There will be enough of electricity in Finland in the coming winter
Fingrid estimates that there will be enough electricity in Finland in the coming winter. The risk of an electricity shortage in Finland is low if the power system and electricity market are functioning normally. Finland remains dependent on imports at times of peak electricity consumption, so the generation and consumption volumes in neighbouring countries play an increasingly important role for Finland in addition to the availability of electricity generated in Finland. As a consequence, the sufficiency of electricity is analysed for the Baltic Sea region as a whole.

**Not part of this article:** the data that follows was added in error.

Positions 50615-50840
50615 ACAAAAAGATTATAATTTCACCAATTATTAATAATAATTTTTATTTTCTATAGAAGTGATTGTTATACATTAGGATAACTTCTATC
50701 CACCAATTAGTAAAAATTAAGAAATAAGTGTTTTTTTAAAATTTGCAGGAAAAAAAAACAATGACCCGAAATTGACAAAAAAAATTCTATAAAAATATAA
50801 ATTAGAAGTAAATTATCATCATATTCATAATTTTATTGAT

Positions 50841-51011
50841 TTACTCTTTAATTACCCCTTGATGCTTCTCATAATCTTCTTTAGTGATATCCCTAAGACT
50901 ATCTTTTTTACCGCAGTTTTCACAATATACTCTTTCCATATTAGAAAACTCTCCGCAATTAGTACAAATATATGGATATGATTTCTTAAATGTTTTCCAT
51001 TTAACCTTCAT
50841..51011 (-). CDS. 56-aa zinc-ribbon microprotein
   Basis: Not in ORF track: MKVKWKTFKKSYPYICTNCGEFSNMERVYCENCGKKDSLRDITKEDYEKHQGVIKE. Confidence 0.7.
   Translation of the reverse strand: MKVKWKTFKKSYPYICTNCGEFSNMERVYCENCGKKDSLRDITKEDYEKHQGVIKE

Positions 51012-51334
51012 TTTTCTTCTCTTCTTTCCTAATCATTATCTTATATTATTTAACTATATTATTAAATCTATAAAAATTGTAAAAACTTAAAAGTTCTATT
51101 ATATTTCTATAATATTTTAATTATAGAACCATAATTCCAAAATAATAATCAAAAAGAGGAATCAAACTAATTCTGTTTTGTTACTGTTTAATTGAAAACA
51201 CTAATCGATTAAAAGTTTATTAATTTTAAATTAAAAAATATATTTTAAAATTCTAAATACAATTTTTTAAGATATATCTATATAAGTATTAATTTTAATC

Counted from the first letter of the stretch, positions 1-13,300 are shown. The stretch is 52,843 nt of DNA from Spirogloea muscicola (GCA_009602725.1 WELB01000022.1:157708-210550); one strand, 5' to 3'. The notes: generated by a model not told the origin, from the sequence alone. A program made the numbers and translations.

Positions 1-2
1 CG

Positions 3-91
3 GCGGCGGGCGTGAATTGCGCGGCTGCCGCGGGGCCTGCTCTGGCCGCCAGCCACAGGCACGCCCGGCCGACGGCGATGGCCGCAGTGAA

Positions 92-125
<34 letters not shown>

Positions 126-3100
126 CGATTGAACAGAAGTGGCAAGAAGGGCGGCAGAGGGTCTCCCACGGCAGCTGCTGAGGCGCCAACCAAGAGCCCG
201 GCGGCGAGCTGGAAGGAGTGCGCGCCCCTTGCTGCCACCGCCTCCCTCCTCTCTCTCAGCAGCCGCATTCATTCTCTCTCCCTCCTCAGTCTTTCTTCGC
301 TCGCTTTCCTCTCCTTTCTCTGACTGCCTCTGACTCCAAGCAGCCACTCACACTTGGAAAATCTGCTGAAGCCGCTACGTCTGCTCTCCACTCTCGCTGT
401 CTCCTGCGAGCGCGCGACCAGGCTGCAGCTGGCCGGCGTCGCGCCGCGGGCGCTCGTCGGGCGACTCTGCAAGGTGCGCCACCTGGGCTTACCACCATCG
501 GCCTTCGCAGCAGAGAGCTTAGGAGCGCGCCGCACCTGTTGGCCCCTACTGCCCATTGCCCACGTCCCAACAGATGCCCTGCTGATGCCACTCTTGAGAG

In Fingrid’s estimate, peak consumption in the coming winter could reach approximately 15,100 megawatts in Finland. There will be enough electricity if the power system and electricity market function normally. However, Fingrid states that an electricity shortage is a possibility if Finland undergoes a long period of extreme cold.
In the coming winter, electricity consumption is expected to be slightly lower than in the preceding years, as the volume of electricity consumed by the industrial and service sectors will be lower due to the coronavirus pandemic. The demand for electricity can be satisfied by Finnish generators and imports from neighbouring countries. However, the availability of imported electricity depends on the consumption of neighbouring countries and the functionality of cross-border transmission connections.